Sun and Rain, 2004. Oil on linen, 70 x 70 inches.
Lingering Blue: Watermill, 2000. Oil on linen, 60 x 60 inches.
Black Wind, 2000. Oil on linen, 84 x 70 inches.
Sun After Rain, 1990. Oil on canvas, 60 x 70 inches.
Hurricane Watch, 1990. Oil on canvas, 35 x 40 inches.
Avenue B Bus, 1966. Oil on canvas, 60 x 75 inches.
Rain on Avenue B, 1965. Oil on canvas, 55 x 75 inches.
Near Night, Tompkins Square, 1964. Oil on canvas, 40 x 35 inches.

Press Release

DC Moore Gallery mourns the loss of Jane Wilson, who died on January 13, 2015.
Click here to read her obituary.

Opening Reception: October 9, 6:00 – 7:30 pm

Gallery Talk
Wednesday, October 22, 6:15 PM

Inner and Outer Landscapes
Elisabeth Sussman & Mimi Thompson in conversation about the work of Jane Wilson.


DC Moore Gallery is pleased to present paintings by Jane Wilson in celebration of her sixty-year career. The exhibition will feature a group of rarely seen 1960s cityscapes inspired by New York’s Tompkins Square Park, as well as her recent work, which has brought her recognition as one of the leading landscape painters of our time.

Wilson’s recent paintings are luminous landscapes that hover between abstraction and representation, inspired by the sky, sea, and land of the East End of Long Island, New York. She focuses on events of the natural world—seasons of the year, times of day, and the many moods of the weather. Evoking these constant occurrences, Wilson directs her energies to making the most passing phenomena visible, to capturing the effects of shimmering light, heavy air, and passing thunderstorms. In many of her paintings, the sky, which can just as easily be taken as an abstract field of pattern and color, is anchored by the barest rudiments of recession and a low horizon that is a juncture of light and substance.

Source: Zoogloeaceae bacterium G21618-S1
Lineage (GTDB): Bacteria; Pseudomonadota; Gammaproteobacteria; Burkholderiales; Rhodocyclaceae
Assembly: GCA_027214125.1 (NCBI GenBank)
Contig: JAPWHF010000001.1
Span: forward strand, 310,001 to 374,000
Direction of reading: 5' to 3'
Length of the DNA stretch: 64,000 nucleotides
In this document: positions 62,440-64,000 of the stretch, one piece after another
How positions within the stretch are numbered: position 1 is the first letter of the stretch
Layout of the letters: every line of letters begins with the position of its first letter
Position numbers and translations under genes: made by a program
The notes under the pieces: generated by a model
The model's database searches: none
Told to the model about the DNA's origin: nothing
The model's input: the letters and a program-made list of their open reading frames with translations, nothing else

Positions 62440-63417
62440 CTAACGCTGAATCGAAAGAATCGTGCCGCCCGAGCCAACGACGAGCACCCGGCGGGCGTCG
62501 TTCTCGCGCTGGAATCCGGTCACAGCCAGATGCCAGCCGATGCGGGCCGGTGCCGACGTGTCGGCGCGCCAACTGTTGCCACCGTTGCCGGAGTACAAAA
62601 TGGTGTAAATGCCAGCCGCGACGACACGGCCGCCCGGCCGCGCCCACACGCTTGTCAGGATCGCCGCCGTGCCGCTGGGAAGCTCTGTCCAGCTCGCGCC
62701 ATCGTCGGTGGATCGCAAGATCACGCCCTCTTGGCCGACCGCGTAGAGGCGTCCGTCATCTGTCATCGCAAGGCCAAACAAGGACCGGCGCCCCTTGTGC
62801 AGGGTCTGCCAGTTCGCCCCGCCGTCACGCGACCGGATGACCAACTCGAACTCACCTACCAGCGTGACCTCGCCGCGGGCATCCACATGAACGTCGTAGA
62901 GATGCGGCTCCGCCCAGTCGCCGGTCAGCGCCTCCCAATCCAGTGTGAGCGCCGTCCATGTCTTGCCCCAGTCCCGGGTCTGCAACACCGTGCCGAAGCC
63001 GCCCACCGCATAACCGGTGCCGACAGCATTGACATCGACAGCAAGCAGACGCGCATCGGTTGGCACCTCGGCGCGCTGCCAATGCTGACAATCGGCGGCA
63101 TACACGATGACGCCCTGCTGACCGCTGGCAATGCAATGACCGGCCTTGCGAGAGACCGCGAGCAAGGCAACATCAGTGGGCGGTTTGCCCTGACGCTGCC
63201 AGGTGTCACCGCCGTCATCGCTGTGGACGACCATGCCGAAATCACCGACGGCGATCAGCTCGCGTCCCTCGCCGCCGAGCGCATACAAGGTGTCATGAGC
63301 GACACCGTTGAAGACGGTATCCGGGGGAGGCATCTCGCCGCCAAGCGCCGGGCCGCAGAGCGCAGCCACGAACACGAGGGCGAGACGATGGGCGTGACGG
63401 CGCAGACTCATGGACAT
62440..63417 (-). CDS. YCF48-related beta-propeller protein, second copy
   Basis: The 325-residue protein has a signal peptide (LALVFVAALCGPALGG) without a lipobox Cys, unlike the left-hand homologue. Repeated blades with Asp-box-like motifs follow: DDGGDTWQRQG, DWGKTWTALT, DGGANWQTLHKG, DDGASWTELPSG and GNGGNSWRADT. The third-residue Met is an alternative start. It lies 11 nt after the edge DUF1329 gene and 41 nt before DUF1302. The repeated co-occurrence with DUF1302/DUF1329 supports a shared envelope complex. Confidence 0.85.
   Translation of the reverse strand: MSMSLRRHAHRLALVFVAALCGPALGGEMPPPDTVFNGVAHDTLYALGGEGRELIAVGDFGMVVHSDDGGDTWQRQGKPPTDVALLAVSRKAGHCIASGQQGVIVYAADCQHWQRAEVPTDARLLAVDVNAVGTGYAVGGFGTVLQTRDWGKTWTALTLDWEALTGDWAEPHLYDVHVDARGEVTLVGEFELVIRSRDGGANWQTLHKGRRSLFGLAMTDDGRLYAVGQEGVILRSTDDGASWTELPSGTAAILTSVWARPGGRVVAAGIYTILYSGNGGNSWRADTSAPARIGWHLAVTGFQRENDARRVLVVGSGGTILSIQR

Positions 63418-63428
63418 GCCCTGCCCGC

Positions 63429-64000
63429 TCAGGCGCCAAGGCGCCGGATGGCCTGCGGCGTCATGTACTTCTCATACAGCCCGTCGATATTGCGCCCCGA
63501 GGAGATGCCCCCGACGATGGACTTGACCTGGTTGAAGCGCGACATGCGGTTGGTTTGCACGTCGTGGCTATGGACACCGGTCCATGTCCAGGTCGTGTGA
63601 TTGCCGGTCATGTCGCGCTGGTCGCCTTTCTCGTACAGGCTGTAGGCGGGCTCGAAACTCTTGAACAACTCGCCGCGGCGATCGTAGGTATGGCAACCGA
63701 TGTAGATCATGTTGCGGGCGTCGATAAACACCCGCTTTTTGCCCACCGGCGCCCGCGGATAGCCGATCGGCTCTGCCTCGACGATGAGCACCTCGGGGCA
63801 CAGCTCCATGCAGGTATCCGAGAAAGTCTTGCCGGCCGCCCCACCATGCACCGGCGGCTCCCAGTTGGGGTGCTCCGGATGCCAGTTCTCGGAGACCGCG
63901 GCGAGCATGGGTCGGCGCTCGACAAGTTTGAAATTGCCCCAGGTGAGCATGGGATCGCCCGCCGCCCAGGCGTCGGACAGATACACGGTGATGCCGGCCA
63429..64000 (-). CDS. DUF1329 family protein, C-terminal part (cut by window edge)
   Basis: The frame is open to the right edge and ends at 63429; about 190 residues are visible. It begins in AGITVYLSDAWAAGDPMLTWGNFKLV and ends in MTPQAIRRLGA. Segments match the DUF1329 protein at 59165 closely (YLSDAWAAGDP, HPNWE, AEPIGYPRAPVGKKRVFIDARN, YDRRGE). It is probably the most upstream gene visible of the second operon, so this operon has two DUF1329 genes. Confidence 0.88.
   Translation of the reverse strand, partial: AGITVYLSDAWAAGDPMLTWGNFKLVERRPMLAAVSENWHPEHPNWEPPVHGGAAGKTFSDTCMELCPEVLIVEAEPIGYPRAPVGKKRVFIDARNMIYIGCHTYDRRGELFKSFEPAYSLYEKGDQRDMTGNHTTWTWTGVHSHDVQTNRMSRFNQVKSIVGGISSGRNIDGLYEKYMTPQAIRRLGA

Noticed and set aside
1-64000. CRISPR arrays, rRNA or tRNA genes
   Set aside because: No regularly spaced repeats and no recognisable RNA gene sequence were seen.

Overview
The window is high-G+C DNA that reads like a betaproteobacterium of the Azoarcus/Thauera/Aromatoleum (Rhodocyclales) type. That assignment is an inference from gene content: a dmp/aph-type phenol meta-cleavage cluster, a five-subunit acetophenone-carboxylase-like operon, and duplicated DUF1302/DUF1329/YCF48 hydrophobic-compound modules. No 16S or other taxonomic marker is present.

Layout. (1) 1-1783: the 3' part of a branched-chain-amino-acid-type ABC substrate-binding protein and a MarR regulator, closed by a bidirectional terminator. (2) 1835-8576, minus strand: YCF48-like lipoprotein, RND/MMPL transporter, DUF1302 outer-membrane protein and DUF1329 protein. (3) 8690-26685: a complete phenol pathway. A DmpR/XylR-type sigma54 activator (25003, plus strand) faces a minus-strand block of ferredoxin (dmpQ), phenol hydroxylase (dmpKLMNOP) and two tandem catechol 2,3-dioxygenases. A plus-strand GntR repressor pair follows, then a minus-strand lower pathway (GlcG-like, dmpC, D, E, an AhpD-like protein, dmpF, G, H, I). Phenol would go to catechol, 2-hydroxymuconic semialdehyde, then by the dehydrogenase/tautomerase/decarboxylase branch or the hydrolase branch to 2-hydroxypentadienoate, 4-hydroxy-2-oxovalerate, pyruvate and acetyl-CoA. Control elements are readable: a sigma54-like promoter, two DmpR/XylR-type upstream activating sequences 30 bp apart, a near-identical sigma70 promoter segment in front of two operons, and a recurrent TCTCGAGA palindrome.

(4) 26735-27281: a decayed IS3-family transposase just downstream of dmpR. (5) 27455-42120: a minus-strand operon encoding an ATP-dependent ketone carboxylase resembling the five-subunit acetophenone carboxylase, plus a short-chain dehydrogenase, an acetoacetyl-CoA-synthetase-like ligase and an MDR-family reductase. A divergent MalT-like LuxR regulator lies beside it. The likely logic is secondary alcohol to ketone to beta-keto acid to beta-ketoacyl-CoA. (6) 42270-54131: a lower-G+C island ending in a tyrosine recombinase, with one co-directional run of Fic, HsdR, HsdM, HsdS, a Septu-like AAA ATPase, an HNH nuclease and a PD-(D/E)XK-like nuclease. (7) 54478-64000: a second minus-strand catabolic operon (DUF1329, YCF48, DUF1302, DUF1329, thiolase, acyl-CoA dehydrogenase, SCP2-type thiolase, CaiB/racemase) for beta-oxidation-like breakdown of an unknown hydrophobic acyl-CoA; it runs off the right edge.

Wilson has been exhibiting steadily since 1952, when she was a founding member of the legendary Hansa Gallery on East 12th Street in New York City. A few years after moving to 317 East 10th Street, across from Tompkins Square Park, in 1958, she shifted from abstraction and expressionist landscapes to New York cityscapes, particularly atmospheric views of the park and surrounding neighborhood. In her Tompkins Square paintings, she continued her interest in tonal effects of trees, foliage, and grey skies, sometimes streaked with sunlight breaking through the clouds, while at times introducing strong contrasts through primary colors of stoplights, traffic markings, and other features of urban life.

 

 

 

 

 

 

 

 

 

 

 

 

In the early 1980s, Wilson returned to landscapes and began creating the distinctive works for which she is best known today. Her radiant paintings of the past three decades evoke the rhythms of the natural world, marked by constantly changing dynamics of everyday events of the sky.

Jane Wilson’s paintings are in the collections of the Museum of Modern Art, Metropolitan Museum of Art, and Whitney Museum of American Art, New York, NY; Hirshhorn Museum and Sculpture Garden, Washington, DC; Art Institute of Chicago, IL, and San Francisco Museum of Modern Art, CA, as well as other museums across the country. In 2002, she received a Lifetime Achievement Award from the Guild Hall Museum, East Hampton, NY. In 2009, Merrell Publishers released the major monograph, Jane Wilson: Horizons, with an essay by Elisabeth Sussman and an interview with the artist by Justin Spring. Jane Wilson is married to the writer and photographer John Gruen. Their daughter Julia Gruen is executive director of the Keith Haring Foundation.

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